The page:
SOUTH BEND, Ind. — It looks like a modified game of musical chairs, but there’s a very specific purpose behind it.
If Notre Dame head football coach Brian Kelly’s widespread, penciled-in offensive line changes stick, the eighth-ranked Irish (3-0) could line up Saturday night against Syracuse (2-1) with four linemen in new places.
Well, kind of new.
The teams meet in MetLife Stadium in East Rutherford, New Jersey.
Graduate student right tackle Christian Lombard and sophomore right guard Steve Elmer would flip spots. Senior center Nick Martin would move to left guard, with senior guard Matt Hegarty taking over at center.
The only starting offensive lineman who would remain is junior left tackle Ronnie Stanley.
“I think what we were looking for, more than anything else, is that we wanted to be able to be more physical inside,” Kelly said. “You have to move some pieces around. You have to give something up to get something.
“We may find out that we don’t want to give up what we have to give up to get the more physicality of Elmer and Martin at the guard position. That’s where we are right now.”
In all but Martin’s case, those players actually have more career starts at their newly modified positions than the ones they had been playing earlier this season.
Lombard has 13 career starts at right tackle, comprising every game from the 2012 title game season, with nine career starts at right guard. Elmer has four at right guard as opposed to three at right tackle, while Hegarty has two at center and one at right guard.
He also spent the entire spring at center when Martin was out with an injury.
All 14 career starts for Martin have come at the position he apparently is leaving, though he did work extensively at tackle and some at guard as a backup in 2012.
Sophomore tackle Mike McGlinchey, perhaps the offensive lineman with the highest perceived ceiling but no starting experience, remains on the edge of the conversation.
“We’re still in the process of figuring out what the best five are on the offensive line,” Kelly said.
The old configuration clearly wasn’t working.
After rushing for 281 yards and 6.7 per carry against Rice, Notre Dame labored in the running game against both Michigan (54 yards, 1.7 per carry) and Purdue (139 yards, 3.7).
In the passing game, the Irish have already allowed six sacks in three games — two fewer than all of last season when a much-less mobile quarterback (Tommy Rees) ran the offense.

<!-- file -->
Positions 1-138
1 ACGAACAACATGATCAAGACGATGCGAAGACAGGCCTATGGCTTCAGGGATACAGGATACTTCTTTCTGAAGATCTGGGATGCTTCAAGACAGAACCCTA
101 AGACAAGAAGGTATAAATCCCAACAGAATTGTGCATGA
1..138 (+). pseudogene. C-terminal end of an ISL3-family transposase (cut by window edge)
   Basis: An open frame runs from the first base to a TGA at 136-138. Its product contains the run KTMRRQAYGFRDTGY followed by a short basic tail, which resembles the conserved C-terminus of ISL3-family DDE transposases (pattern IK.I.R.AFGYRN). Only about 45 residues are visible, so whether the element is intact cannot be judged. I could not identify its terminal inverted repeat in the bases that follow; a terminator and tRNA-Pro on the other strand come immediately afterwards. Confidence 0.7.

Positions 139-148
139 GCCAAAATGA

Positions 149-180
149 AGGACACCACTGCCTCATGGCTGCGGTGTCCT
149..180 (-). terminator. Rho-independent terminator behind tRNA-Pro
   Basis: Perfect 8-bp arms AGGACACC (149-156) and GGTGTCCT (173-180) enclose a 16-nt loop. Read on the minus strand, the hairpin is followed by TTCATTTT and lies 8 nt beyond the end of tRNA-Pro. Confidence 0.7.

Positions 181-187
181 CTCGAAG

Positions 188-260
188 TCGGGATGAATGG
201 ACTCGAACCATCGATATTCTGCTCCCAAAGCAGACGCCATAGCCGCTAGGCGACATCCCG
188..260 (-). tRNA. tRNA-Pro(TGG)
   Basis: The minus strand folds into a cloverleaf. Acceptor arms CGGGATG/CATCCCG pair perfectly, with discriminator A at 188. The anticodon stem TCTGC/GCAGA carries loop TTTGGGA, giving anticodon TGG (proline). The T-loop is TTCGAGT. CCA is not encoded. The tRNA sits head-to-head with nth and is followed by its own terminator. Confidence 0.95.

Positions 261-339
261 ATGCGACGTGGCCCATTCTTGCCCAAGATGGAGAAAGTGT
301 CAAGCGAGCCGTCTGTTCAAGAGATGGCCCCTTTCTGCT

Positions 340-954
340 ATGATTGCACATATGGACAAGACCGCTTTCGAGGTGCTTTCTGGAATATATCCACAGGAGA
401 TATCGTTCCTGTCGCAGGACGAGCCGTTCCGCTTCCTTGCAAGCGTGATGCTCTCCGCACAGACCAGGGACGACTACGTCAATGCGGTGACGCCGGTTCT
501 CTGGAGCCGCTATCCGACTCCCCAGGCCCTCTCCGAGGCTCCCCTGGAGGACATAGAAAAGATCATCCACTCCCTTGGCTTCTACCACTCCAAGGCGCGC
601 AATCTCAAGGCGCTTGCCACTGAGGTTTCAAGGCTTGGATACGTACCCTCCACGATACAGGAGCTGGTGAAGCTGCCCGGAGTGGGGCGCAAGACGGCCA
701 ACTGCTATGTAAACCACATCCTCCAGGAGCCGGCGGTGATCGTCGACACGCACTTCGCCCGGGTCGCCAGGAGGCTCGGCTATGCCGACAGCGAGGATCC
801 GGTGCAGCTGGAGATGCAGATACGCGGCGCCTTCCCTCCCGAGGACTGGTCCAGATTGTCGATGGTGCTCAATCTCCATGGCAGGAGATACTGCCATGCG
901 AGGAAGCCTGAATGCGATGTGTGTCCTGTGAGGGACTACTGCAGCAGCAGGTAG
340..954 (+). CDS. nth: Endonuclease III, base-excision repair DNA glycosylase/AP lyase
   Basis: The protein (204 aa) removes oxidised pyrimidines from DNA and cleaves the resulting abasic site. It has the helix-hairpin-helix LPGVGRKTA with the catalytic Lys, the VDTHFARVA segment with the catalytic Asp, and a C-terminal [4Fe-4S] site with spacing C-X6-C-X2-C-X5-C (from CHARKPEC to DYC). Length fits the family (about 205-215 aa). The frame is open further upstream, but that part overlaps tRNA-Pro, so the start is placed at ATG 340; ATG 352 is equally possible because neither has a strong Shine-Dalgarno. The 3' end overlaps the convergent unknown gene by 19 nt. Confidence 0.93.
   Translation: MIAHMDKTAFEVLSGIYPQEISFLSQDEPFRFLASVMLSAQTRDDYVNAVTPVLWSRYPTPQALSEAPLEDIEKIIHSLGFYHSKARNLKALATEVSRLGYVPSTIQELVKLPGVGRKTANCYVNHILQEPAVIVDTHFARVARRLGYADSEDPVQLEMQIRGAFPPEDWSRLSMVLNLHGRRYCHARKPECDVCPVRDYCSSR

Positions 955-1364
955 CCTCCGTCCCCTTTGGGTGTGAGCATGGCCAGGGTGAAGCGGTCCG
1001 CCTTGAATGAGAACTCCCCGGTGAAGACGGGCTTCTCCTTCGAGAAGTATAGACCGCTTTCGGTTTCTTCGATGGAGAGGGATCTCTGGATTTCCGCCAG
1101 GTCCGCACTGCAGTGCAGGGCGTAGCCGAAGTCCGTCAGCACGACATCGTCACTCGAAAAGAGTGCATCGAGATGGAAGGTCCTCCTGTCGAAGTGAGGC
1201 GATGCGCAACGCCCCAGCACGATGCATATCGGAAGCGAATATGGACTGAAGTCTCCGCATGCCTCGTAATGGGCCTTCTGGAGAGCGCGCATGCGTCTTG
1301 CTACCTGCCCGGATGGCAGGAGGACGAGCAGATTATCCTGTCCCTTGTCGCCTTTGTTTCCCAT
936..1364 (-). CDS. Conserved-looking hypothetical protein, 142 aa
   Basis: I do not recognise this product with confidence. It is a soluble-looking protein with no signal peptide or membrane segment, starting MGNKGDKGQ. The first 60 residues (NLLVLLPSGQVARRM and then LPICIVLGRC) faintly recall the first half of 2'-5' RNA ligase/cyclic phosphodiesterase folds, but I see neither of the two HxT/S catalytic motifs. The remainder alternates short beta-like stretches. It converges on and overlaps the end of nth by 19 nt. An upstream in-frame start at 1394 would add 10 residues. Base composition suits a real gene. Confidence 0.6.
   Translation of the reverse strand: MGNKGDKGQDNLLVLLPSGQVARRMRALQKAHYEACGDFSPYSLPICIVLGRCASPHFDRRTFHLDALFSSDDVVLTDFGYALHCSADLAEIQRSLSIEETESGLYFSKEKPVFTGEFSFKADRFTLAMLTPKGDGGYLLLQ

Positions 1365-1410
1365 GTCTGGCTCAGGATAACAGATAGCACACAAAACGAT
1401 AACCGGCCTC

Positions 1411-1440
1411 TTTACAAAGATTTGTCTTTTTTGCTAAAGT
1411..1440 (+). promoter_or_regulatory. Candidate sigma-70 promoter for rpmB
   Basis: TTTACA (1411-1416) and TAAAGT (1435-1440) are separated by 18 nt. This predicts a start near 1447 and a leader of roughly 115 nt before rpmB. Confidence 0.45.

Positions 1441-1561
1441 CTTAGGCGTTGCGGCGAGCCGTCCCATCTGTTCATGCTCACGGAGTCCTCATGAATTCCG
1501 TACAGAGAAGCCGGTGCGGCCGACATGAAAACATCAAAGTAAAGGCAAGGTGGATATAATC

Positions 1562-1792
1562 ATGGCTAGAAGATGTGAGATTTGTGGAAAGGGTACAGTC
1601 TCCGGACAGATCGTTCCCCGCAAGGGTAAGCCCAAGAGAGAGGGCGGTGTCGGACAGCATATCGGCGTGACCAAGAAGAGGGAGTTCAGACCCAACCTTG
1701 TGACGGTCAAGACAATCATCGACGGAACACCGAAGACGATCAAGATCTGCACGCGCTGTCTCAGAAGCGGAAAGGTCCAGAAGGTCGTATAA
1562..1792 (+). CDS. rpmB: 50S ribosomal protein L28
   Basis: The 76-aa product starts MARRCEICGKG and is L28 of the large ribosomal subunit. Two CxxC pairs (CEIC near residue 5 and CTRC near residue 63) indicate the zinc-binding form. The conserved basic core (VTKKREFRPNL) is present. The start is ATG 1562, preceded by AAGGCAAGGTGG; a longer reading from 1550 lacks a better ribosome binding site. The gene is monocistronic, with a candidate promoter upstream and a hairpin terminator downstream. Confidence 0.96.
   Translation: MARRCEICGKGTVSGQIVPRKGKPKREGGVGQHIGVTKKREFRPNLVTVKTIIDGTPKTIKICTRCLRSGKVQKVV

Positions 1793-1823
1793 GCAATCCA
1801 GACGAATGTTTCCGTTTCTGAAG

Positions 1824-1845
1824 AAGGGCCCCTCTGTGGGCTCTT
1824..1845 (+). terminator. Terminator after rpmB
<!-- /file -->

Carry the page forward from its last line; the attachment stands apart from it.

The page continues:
That doesn’t count the many times this year’s starter, senior Everett Golson, has escaped the rush and scrambled for positive yards. The fact that he’s two carries away from leading the team in rushing attempts pretty much tells the story.
“I think if they were all in new positions, that would be more concerning,” Kelly said, “because now it’s an adjustment that would take so much longer and one that you may be hesitant to make at this time of the season.”
As it is, chemistry won’t likely come overnight.
“It’s no different than a quarterback coming in and working with new wide receivers,” said Aaron Taylor, former Notre Dame All-America offensive lineman and current CBS Sports college football analyst.
“It’s the same routes and breaks, but there are unspoken communication and chemistry that take place, and that’s even more significant when you’re talking about offensive linemen.
“It’s the only position in football where five have to function as one. If one of those five breaks down, all five break down. It’s a sack, a negative play. Whereas a receiver can make a great catch even if the quarterback doesn’t make a great throw.
“It’s going to be interesting to see how quick the line can develop that chemistry. The luxury of a bye week will significantly soften that learning curve. And I think [line coach] Harry Hiestand is a fantastic coach. It’s clear that they needed to move some people around, but it could take two to three weeks to get into a groove.”
They’ll get their first stiff test well before that.
Saturday’s opponent, Syracuse, is the top-ranked sacking team on ND’s schedule (ninth nationally) and will be followed by Stanford (49th, but with the potential to move up significantly). The Cardinal were fifth nationally in 2013.
The Orange also have one of the top run defenses (26th), at least statistically at the moment, that ND will face the rest of the season.
“Next year maybe there are guys ready to play those [original] positions and we move them back into the other,” Kelly said. “But right now, as we stand, the eye is toward getting better each week and progressing. And we felt like we needed to get better.”
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